Precisionist Materials and Bulova's History
As of Spring 2012, Bulova offered the Precisionist movement in six style collections ranging from sporty to dressy with prices ranging from about $300 to $900. For the most part, the collections target fashion-conscious consumers, with the major difference among the styles involving face shapes, engravings, colors and material selections. These range from slim stainless steel cases with leather straps, mother-of-pearl inlays and diamond accents to chunky titanium cases with ballistic fabric straps and carbon fiber inlays.
Most of the watches are water resistant to about 100 feet (30 meters) -- although one might find it hard to imagine taking the diamond-studded designs anywhere near a pool, let alone an ocean. The Champlain collection incorporates screw-back cases and extra gaskets to push the water resistance to about 900 feet (300 meters), making them suitable for use by divers [source: Bulova].
The Bulova Watch Company is employing new-to-the-market ideas in the Precisionist mechanism, but the company itself is no spring chicken. It has been in existence since 1875, and launched its first line of wristwatches in 1919 to respond to the demand of soldiers in World War I, who needed easier access to an accurate timepiece than could be had from a pocket watch. Bulova's wrist-mounted option caught on, and veterans brought the idea home from the battlefield.
Over the years, Bulova has had other firsts that go beyond watch making. In 1941, the company made advertising history when a commercial for its wares aired during a baseball game. Legend has it the company paid a whopping $9 for the commercial (for more on Bulova's commercial first, see our article 10 TV Moments that Changed the World). And the company's Accutron quartz-tuning-fork–regulated technology, which has been used everywhere from NASA satellites to the first moon walk to Air Force One, remains a solid contender in the watch market today.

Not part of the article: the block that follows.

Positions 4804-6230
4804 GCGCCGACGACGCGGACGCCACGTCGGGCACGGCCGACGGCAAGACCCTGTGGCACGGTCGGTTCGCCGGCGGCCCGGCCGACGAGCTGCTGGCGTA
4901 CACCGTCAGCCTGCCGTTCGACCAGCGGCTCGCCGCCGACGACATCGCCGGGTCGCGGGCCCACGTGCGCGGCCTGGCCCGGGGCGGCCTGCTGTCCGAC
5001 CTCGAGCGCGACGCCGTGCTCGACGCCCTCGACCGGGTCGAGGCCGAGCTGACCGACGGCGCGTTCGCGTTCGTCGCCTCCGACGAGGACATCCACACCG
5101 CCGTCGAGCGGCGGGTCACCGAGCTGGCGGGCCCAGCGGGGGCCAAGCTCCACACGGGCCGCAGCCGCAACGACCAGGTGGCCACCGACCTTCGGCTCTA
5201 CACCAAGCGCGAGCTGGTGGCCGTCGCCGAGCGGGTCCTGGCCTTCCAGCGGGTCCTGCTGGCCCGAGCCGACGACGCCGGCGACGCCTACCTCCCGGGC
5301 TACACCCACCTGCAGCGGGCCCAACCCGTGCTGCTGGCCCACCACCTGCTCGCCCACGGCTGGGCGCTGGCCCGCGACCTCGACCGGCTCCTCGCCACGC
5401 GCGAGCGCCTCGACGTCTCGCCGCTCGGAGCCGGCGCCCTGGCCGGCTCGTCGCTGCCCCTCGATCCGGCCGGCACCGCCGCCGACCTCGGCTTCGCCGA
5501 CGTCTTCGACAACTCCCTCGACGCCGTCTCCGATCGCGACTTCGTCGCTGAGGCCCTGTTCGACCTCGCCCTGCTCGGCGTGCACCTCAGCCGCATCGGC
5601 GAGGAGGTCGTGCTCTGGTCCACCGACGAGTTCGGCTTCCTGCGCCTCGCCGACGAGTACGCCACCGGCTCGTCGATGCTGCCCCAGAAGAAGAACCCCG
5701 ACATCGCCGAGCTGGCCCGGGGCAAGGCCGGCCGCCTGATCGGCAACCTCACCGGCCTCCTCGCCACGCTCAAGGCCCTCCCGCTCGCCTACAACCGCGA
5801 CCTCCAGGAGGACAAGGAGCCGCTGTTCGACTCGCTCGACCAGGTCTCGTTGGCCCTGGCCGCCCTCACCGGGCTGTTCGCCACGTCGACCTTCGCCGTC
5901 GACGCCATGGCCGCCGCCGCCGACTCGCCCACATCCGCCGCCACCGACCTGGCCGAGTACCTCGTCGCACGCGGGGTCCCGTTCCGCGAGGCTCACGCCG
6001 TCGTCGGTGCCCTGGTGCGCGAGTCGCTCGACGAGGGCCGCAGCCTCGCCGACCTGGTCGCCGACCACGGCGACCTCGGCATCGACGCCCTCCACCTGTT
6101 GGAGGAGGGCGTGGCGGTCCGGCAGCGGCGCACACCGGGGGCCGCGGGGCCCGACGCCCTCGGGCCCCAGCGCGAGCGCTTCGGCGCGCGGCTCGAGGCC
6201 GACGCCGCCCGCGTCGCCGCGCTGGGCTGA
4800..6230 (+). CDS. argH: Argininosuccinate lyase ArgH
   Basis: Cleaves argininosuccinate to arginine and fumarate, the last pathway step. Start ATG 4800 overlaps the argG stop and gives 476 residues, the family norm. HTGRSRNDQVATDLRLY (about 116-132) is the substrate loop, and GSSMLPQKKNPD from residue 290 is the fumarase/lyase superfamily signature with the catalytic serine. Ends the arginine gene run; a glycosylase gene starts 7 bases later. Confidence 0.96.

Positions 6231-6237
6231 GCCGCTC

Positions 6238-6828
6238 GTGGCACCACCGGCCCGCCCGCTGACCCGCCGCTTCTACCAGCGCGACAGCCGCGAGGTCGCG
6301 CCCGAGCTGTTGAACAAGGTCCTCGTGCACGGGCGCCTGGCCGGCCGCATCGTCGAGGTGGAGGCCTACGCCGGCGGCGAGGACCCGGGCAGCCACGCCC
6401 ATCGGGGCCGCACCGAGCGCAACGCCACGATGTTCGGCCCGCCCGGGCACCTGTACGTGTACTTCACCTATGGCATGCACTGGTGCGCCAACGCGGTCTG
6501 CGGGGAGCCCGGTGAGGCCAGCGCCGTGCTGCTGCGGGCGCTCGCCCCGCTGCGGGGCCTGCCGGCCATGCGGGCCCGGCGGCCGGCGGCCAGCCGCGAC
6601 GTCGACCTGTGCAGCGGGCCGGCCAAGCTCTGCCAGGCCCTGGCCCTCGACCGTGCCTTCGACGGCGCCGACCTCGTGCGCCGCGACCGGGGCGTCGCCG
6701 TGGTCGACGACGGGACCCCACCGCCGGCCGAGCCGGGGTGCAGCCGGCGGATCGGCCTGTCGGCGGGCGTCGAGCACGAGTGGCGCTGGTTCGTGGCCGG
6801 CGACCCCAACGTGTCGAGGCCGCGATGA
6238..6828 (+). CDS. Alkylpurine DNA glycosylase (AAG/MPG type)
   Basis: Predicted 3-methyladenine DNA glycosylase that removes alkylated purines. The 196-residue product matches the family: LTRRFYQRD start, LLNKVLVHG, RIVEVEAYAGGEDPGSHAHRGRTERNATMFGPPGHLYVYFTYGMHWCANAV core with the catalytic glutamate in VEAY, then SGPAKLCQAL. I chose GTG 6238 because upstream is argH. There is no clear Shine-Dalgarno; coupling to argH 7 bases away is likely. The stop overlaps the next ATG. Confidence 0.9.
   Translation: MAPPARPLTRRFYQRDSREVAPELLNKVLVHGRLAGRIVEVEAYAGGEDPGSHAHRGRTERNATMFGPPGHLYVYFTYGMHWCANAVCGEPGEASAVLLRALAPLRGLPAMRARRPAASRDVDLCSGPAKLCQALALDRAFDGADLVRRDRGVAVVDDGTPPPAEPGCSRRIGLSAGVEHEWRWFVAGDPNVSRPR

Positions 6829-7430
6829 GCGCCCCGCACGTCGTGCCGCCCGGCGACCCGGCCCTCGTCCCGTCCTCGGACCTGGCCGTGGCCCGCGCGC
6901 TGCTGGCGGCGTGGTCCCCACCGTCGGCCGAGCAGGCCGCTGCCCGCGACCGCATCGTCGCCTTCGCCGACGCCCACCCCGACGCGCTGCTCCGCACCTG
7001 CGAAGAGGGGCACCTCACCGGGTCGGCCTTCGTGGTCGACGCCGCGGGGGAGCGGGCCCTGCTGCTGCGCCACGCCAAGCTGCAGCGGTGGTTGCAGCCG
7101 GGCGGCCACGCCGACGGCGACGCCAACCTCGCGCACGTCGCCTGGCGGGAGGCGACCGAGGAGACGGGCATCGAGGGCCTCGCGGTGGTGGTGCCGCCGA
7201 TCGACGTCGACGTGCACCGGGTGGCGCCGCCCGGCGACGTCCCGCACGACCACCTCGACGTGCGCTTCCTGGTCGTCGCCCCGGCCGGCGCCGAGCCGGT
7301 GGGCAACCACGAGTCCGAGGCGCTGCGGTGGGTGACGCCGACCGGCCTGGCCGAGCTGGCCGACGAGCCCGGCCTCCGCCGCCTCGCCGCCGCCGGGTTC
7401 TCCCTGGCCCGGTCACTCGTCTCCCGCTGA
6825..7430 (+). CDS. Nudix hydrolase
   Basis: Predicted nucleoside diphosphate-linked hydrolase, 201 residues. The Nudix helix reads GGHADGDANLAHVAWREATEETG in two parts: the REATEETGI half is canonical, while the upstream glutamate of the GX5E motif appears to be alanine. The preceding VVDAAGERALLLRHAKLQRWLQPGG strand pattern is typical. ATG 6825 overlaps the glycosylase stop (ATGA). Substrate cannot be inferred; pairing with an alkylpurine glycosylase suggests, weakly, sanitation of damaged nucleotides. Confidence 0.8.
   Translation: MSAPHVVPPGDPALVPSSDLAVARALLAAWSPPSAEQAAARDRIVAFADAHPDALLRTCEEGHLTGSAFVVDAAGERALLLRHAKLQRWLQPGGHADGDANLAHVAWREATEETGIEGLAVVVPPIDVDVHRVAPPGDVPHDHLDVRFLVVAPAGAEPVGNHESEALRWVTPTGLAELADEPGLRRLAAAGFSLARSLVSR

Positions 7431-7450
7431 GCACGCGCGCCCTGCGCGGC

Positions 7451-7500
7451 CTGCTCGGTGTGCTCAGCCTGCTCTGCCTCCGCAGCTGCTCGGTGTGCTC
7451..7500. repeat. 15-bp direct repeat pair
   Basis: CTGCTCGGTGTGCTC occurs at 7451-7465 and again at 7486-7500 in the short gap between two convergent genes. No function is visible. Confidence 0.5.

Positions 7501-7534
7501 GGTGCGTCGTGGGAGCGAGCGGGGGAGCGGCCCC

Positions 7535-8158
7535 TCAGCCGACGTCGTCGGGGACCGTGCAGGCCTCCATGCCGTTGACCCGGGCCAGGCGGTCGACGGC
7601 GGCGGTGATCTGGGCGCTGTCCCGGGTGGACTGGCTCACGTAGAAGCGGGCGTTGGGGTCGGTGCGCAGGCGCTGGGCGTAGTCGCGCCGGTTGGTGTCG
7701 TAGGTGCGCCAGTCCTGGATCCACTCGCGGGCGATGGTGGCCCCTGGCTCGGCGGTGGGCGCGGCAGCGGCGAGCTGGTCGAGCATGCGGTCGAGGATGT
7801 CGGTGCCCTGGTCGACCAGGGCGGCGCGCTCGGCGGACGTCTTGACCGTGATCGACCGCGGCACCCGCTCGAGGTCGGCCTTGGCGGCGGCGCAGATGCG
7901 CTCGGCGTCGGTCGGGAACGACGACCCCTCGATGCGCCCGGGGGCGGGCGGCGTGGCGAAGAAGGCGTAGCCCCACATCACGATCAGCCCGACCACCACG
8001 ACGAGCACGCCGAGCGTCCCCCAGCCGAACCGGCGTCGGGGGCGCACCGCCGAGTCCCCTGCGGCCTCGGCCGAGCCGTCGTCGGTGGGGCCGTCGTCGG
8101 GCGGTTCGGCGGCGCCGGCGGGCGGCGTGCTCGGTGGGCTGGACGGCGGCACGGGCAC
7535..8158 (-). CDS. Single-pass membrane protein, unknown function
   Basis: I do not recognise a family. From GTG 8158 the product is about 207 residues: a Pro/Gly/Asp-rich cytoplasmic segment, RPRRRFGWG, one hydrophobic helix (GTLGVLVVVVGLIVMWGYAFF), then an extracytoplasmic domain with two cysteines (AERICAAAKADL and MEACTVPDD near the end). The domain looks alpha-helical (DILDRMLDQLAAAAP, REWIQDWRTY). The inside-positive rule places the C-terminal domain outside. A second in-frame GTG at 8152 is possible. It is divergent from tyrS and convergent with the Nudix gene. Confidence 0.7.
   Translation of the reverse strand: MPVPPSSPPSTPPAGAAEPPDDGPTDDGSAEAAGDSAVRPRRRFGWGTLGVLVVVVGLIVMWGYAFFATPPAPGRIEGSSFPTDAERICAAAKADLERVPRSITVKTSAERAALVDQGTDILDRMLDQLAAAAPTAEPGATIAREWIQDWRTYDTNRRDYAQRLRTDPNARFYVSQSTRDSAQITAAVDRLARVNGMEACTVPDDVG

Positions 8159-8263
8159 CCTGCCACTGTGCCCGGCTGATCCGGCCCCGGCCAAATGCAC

Author's Note: How the Bulova Precisionist Works
This one's gonna cost me.
As I spent my research time studying the inner workings of various high-end watches, I realized how much work goes into making an accurate timepiece. Think about it: When the various parts in a watch are measured in microns, something as small as a misplaced drop of lubricant or a stray eyelash can be the difference between a useful piece of jewelry and a dud just waiting to be returned to the manufacturer. Even microscopic bits of dust can do a number on a watch's precision. And then there's temperature, magnetic fields, imbalances not aligned with the expected gravitational pull ... but I digress.
My paranoia came from studying my own watch, a well-loved, off-brand automatic I got a few years ago as a gift. I still get a kick out of its skeletonized mechanism that lets me watch the balance wheel flicker back and forth as the second hand ticks around at 4 beats per second.
But it's drifting, or at least that's the way it seems. Maybe it's simply in need of lubrication and a little cleaning. Or perhaps it's bounced off the floor one time too many in my early-morning fumbling to get dressed for work. Either way, all it took was this article to get me paying attention to the watch's accuracy.
It's true that automatics are less precise than quartz watches. And I have to admit that some of the Precisionist models are quite attractive. My brain's now working, and I can see it: a well-earned paycheck from writing about watches will arrive just in time ... to plunk down for a nice new watch.
Funny how those things go, isn't it?
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